Studies have shown that infection with helminths – a form of parasitic worm – can increase susceptibility to tuberculosis in those with a latent form of the disease. Now, new research sheds light on why this is, opening the door to new strategies to prevent the disease.
Study author Shabaana A. Khader, PhD – associate professor of molecular microbiology at Washington University in St. Louis – and colleagues publish their findings in The Journal of Clinical Investigation.
According to the World Health Organization (WHO), around a third of the world’s population is infected with latent tuberculosis (TB), meaning they have been infected with the bacteria that causes it – Mycobacterium tuberculosis – but have not yet become ill with the disease.
There is a 10% lifetime risk of becoming ill from TB for individuals infected with its bacteria, though previous research has shown this risk increases for people who are also infected with helminths.
Helminths are worm-like parasites that commonly reside in the gastrointestinal tract of humans. Examples of helminths include hookworms and whipworms. Helminth infections are most common in developing countries; they are often transmitted through eggs present in human feces, which contaminate soil in areas of poor sanitation.
Around 1.5 billion people worldwide are infected with soil-transmitted helminth infections, according to WHO, and many of these infections occur in places with high prevalence of TB, such as sub-Saharan Africa.
“Scientists and doctors have known that having both infections – this parasitic worm and tuberculosis – results in increased susceptibility to severe lung disease than having TB alone,” says Khader. However, the mechanisms behind this association have been unclear.
“If we don’t understand why co-infection increases the susceptibility to TB, it is difficult to know how to deal with the situation,” Khader notes.
Researchers have hypothesized that the helminth parasite increases susceptibility to TB by impairing the immune response required to prevent TB development.
However, in their study, Khader and colleagues found that a molecule produced by the eggs of the parasite – called arginase-1 – is to blame for increased TB susceptibility, rather than the parasite itself.
In laboratory mice, the researchers found that the eggs of the helminth parasite produced a signal that led inflammatory immune cells to produce arginase-1, which the team found drove inflammation rather than blocking the immune response that stops latent TB from progressing.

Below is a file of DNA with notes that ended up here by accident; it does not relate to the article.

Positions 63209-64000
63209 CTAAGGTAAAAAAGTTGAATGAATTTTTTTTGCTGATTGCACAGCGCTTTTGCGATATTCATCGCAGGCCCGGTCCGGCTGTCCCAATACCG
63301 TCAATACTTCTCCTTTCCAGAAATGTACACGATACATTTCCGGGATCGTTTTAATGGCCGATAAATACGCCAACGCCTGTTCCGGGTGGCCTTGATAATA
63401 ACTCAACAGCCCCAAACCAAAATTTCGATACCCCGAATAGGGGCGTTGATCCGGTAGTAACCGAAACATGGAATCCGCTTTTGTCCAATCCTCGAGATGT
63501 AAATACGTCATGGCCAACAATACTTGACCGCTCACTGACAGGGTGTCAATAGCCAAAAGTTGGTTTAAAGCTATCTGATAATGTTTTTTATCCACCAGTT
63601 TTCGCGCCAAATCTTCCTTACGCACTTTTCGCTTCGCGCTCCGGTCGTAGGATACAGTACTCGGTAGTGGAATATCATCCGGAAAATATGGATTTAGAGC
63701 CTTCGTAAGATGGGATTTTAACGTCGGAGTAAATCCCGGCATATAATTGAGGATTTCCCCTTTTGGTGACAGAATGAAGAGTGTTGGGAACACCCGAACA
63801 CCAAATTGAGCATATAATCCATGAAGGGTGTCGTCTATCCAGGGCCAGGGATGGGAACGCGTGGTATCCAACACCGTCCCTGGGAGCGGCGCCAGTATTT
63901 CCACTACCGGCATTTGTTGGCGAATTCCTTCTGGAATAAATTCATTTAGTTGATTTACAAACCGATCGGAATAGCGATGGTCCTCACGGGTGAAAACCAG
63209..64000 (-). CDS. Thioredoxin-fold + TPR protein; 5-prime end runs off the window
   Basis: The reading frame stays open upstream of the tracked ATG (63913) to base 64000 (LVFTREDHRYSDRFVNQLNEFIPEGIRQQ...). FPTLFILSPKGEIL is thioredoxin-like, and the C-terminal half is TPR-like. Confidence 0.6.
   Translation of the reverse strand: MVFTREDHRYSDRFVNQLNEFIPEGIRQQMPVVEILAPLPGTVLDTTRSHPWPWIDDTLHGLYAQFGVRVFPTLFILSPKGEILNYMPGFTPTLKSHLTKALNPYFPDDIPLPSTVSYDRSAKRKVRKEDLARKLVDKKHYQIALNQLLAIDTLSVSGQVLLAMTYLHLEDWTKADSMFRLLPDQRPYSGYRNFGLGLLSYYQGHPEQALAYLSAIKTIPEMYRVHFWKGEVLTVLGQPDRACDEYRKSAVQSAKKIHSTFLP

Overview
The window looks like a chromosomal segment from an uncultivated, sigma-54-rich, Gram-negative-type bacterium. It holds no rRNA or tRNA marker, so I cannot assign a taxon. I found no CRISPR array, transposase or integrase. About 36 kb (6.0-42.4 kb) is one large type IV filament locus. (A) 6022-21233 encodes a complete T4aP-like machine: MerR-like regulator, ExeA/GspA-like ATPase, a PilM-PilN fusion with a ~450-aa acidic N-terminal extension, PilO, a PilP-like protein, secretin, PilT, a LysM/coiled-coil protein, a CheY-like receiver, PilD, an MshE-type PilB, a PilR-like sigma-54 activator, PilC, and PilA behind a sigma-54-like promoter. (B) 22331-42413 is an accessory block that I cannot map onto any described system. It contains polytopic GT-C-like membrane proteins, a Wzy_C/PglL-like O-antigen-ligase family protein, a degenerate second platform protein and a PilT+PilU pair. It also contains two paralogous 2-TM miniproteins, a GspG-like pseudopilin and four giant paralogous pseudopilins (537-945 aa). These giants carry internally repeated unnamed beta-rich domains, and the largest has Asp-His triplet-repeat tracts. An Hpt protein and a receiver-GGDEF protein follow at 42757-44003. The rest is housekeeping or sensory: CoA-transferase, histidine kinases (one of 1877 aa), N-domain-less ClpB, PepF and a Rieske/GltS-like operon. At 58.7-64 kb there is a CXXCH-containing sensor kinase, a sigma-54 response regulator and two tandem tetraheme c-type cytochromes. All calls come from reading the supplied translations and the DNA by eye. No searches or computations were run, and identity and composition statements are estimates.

On analyzing mice that were engineered to have immune cells unable to produce arginase-1 and that were infected with both TB and the parasitic worm, they found no inflammatory response was produced.
“When you knock out this immune cell’s ability to make arginase-1, you change the whole dynamic of the disease,” explains Khader. “Without the arginase, the inflammatory immune cells don’t come into the lungs. In other words, you can make the immune system behave like the parasite is not there.”
Next, the team assessed blood samples and chest X-rays of humans who were infected with both the parasitic worm and TB.
They found that patients with higher arginase activity in the blood had greater lung damage than those with lower activity.
- Last year, around 9.6 million people worldwide fell ill with TB and 1.5 million died from the disease
- More than 95% of TB deaths occur in low- and middle-income countries
- Between 2000-14, around 43 million lives were saved through TB diagnosis and treatment.
The researchers note that in mice infected with both the parasitic worm and TB, there was not a strong correlation between increased lung damage and the amount of TB bacteria present, further suggesting that the parasite is independently triggering its own inflammatory response to increase TB susceptibility.
These findings, the team says, suggest that inexpensive, widely available anti-parasitic medication could be used to prevent TB in areas where both the helminth parasite and TB are common.
What is more, the researchers say the findings may help push forward the development of a new vaccine for TB, though they note they did find evidence in their study that a person’s immune response is dependent on individual genetics.
“If we’re making vaccines, we need to ask whether the new vaccines will work if someone is having one type of immune response versus another,” says Khader. “We plan to test vaccines in co-infections with both parasites and TB to see if such a vaccine could be effective even when the body mounts an immune response that is inflammatory rather than protective.”
Earlier this year, Medical News Today reported on a study suggesting a common medication used to treat glaucoma could also be effective against TB.